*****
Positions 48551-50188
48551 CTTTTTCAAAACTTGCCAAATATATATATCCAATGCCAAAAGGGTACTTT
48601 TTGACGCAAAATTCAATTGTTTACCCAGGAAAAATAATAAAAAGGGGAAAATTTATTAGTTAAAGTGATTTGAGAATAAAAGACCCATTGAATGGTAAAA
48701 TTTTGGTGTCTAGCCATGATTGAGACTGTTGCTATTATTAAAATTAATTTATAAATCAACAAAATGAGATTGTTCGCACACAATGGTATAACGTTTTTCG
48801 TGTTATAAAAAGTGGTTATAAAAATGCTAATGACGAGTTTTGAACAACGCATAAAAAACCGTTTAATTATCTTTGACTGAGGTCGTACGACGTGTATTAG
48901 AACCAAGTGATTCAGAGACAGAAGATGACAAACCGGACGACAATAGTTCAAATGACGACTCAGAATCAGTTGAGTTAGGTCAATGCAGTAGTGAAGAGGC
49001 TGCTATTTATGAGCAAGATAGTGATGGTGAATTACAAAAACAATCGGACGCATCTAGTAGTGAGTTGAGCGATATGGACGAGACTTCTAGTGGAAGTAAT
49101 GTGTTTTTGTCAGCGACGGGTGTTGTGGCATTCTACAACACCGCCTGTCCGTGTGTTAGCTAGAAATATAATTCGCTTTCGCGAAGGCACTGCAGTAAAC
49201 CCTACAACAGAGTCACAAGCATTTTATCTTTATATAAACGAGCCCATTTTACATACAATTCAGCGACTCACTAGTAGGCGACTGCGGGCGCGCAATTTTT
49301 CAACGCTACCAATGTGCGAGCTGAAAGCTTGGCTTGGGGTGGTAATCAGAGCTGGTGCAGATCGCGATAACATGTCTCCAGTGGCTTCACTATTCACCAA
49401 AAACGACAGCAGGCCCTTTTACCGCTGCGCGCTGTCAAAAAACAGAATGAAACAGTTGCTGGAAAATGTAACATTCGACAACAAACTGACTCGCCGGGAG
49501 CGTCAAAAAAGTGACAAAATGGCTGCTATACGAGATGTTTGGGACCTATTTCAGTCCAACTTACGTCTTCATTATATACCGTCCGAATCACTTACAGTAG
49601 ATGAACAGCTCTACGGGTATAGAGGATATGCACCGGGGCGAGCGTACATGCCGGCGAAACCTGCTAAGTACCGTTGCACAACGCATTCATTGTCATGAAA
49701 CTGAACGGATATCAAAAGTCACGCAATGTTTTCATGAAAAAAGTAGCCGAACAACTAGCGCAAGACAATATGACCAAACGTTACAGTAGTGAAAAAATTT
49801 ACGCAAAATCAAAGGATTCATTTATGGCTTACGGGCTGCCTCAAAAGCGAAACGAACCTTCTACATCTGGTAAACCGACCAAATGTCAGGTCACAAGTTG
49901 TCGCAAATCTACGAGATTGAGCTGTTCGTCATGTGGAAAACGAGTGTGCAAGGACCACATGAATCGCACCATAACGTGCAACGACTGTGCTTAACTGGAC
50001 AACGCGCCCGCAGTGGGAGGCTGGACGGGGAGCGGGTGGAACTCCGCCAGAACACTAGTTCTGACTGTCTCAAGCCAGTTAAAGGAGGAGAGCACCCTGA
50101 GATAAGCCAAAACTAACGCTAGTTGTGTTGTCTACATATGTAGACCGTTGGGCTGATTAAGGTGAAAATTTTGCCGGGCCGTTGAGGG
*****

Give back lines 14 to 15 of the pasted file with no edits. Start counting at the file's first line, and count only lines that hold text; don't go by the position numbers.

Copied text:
49701 CTGAACGGATATCAAAAGTCACGCAATGTTTTCATGAAAAAAGTAGCCGAACAACTAGCGCAAGACAATATGACCAAACGTTACAGTAGTGAAAAAATTT
49801 ACGCAAAATCAAAGGATTCATTTATGGCTTACGGGCTGCCTCAAAAGCGAAACGAACCTTCTACATCTGGTAAACCGACCAAATGTCAGGTCACAAGTTG